Defending And Excusing Problematic Black Men Aint Love, It's Low Expectations

Mike Pont/Getty Images
Mike Pont/Getty Images

There's a virulent strain of criticism that exists both on the Internet and offline; surfacing whenever a prominent and problematic Black male is called on his fuckshit by other Black people — Black women specifically.


Someone says "Hey, what that person did was fucked up." And then someone accuses the Black person making the critique of being anti-Black and/or anti-Black male. Sometimes, the criticism to the criticism goes even further, and racially-tinged epithets like coon, sellout, and negro bed wench are spat in their direction. And then the wagons already circling around the man in question become reinforced with a coat of self-righteous kevlar. They must protect and defend this man from both the racist and the intra-racial attacks on his actions and character.

If you've been on any predominately Black digital space this year when Lavar Ball or Umar Johnson or Bill Cosby or R. Kelly were discussed, you've undoubtedly seen it. You might have even been surprised by the number of Black people (men and women) willing to die very public and very stupid deaths on the Cosby and Kelly and Ball and Johnson hills. And, you might have been the target of their vehemence.

(Before I continue, just want to make clear that there's a huge difference between what Cosby/Kelly have been accused of doing and Ball/Johnson — neither of whom, as far as I know, have been accused of heinous crimes. I put them together because they're each very high profile Black men, and the types of criticism aimed at the people who criticize them are similar.)

As someone who has been on the receiving end of the criticism of the criticism — just last week, someone on Facebook pointed to a piece I wrote about #TeamLawrence as evidence I'm ghostwriting for the Rothchilds (or something) — I'll admit that it bothers me. The names themselves don't matter much to me. You call me a coon or a sellout, and I'll shrug my shoulders and bite a pancake. My annoyance is more about their abject lack of self-awareness. While they're accusing us of being anti-Black, they're the ones allowing racial stereotypes to dictate their thoughts and actions.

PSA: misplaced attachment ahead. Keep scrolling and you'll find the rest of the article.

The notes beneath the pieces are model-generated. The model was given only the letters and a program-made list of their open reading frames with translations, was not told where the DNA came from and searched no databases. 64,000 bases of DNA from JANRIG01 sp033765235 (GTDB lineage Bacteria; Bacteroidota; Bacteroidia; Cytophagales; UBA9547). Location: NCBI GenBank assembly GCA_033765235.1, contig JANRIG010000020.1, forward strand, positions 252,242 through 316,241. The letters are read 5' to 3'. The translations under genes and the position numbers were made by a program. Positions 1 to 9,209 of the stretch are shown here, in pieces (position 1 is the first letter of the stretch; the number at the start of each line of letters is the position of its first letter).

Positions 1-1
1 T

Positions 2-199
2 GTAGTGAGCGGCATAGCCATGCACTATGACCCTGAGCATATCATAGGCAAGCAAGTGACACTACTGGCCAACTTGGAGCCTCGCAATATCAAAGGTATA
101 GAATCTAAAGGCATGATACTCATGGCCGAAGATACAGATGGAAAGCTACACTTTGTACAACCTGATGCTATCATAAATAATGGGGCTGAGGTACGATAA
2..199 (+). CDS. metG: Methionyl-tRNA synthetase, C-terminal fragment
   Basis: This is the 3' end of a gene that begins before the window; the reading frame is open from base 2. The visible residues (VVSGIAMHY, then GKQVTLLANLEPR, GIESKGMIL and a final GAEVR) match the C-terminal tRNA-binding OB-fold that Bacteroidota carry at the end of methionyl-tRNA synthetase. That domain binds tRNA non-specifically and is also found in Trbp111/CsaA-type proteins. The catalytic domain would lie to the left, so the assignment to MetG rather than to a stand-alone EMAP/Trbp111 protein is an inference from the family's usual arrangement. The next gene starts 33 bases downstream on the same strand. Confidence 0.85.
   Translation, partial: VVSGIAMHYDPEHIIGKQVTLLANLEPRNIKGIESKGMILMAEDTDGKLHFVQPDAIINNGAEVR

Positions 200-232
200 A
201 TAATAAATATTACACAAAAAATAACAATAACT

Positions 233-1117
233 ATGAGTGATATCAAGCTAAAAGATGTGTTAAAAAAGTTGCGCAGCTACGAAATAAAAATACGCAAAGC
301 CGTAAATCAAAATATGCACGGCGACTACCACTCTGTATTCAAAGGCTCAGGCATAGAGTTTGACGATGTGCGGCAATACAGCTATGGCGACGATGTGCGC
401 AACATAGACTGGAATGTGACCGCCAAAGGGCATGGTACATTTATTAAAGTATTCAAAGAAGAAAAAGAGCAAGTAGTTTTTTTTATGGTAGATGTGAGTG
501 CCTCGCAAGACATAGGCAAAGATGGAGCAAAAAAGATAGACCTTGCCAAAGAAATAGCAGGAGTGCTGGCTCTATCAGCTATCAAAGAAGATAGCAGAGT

To wit, a common response to the criticism of Lavar Ball's ridiculous bombast is that we're trying to sabotage "the one brotha who's standing up for his kids." And the "rare Black man willing to challenge White people." And "one of the only Black dads out there so active in their kids' lives."

But — and take this whichever way you want — Lavar aint special. Yes, his sons are special basketball players. And he has a special, Trumpian gift for shamelessness and self-promotion. But there are hundred of thousands of Black dads who stand up for their sons just like he does. And are willing to challenge White people just like he does. And are just as active in their kids' lives as he is. The only difference between Lavar Ball and literally any Black dad you can find doing Mikan drills with his son or daughter on a YMCA court today is that Lavar has a megaphone. A megaphone we only bother listening to because his sons are great players.


Excusing his fuckshit and defending him as some rare and precious jewel of Black manhood and Black fatherhood implicitly agrees with the worst stereotypes about Black men and Black fathers. That we're so rare that Lavar Ball has to be handled like the Hope fucking Diamond. The same could be said about Umar Johnson. Who's defended like he's The Last Airbender, when I can personally name, right now without Google, (at least) 40 real actual Black men with real actual PhDs who are knowledgable about race and racism and unafraid to confront Whiteness and aren't misogynists and homophobes and haven't used GoFundMe donations to buy Muscle Milk and Bigen.

Ultimately, this defense is what happens when you've allowed what the world expects of Black men to exist as your standard. You start believing the hype — insisting that A Black Man Doing A Thing is so isolated and rarefied that it's worth excusing all the terrible just to preserve the talent. And while this train of thought might possess the veneer of pro-Blackness, it's actually pervasively anti-Black, as the coddling suggests that these men aren't able to be better people. Like it's impossible for us to be talented and not terrible.


And yea, it's true that there are countless forces out there actively trying to kill us. Police. Donald Trump. Darth Susans. Office potlucks. And we need as much protection from them as we can get. But low expectations will do it too.

Damon Young is the editor-in-chief of VSB, a contributing opinion writer for The New York Times, and the author of What Doesn't Kill You Makes You Blacker (Ecco/HarperCollins)



I went out on a date once and this was the conversation.
Him: hope you don't mind but I only do halves on dates
Me: ???
Him: going half and half
Me: not to sound broke but why?
Him: because imma unicorn 🦄
Me: dafug you mean?
Him: Im a Black man who graduated college, no kids, I have my own place, and a job. I'm not fat, not ugly, no STDs, and never been to Jail… in a unicorn 🦄 How many times you gonna find a good black man like me?
Me: well I must be the flucking unicorn slayer because I only date men with them stats and they always pay on date unlike your cheap azz… so good night.

I got a cab and went home